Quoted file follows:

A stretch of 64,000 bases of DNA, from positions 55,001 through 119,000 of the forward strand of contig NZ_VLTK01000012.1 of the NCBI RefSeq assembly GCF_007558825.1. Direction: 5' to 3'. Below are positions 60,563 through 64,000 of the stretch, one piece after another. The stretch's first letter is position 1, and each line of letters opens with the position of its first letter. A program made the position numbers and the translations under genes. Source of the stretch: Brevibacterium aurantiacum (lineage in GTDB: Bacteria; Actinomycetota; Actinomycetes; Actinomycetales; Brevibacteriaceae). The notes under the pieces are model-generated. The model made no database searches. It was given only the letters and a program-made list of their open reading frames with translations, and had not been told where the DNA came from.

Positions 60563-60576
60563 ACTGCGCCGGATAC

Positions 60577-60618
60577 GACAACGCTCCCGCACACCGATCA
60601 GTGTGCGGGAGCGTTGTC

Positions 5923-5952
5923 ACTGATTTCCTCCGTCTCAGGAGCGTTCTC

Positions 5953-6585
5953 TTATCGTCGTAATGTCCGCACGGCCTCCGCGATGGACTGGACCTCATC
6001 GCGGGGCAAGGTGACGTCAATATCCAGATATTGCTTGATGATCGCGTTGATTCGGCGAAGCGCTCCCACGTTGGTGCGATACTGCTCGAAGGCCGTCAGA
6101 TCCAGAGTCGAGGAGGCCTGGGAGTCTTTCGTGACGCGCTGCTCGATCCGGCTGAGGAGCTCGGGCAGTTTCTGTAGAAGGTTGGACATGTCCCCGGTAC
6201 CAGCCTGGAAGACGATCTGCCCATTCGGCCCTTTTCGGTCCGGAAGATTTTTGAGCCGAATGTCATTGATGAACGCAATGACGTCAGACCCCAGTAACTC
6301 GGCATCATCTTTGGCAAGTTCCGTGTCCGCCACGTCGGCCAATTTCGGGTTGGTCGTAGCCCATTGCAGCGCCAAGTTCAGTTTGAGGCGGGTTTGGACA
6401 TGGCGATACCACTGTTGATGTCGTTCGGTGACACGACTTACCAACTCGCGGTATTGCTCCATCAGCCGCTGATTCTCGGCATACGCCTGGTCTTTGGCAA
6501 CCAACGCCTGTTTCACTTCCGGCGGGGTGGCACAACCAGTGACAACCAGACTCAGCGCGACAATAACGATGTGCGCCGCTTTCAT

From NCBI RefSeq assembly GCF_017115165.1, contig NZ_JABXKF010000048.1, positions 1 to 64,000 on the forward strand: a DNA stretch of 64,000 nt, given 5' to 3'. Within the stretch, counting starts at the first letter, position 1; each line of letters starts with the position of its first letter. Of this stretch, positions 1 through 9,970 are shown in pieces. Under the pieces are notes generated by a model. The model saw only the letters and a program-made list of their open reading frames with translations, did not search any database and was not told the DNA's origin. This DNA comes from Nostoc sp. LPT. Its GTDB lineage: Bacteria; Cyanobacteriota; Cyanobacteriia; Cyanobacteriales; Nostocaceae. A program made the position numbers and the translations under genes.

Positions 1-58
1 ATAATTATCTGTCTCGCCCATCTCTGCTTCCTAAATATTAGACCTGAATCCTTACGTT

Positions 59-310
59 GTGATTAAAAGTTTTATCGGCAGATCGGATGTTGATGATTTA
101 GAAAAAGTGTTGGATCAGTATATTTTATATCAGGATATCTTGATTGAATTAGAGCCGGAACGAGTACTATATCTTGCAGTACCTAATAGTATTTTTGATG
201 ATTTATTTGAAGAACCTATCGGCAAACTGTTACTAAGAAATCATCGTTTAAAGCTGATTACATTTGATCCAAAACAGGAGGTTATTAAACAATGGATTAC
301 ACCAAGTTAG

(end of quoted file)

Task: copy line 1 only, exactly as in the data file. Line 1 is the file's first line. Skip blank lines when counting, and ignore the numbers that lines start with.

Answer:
A stretch of 64,000 bases of DNA, from positions 55,001 through 119,000 of the forward strand of contig NZ_VLTK01000012.1 of the NCBI RefSeq assembly GCF_007558825.1. Direction: 5' to 3'. Below are positions 60,563 through 64,000 of the stretch, one piece after another. The stretch's first letter is position 1, and each line of letters opens with the position of its first letter. A program made the position numbers and the translations under genes. Source of the stretch: Brevibacterium aurantiacum (lineage in GTDB: Bacteria; Actinomycetota; Actinomycetes; Actinomycetales; Brevibacteriaceae). The notes under the pieces are model-generated. The model made no database searches. It was given only the letters and a program-made list of their open reading frames with translations, and had not been told where the DNA came from.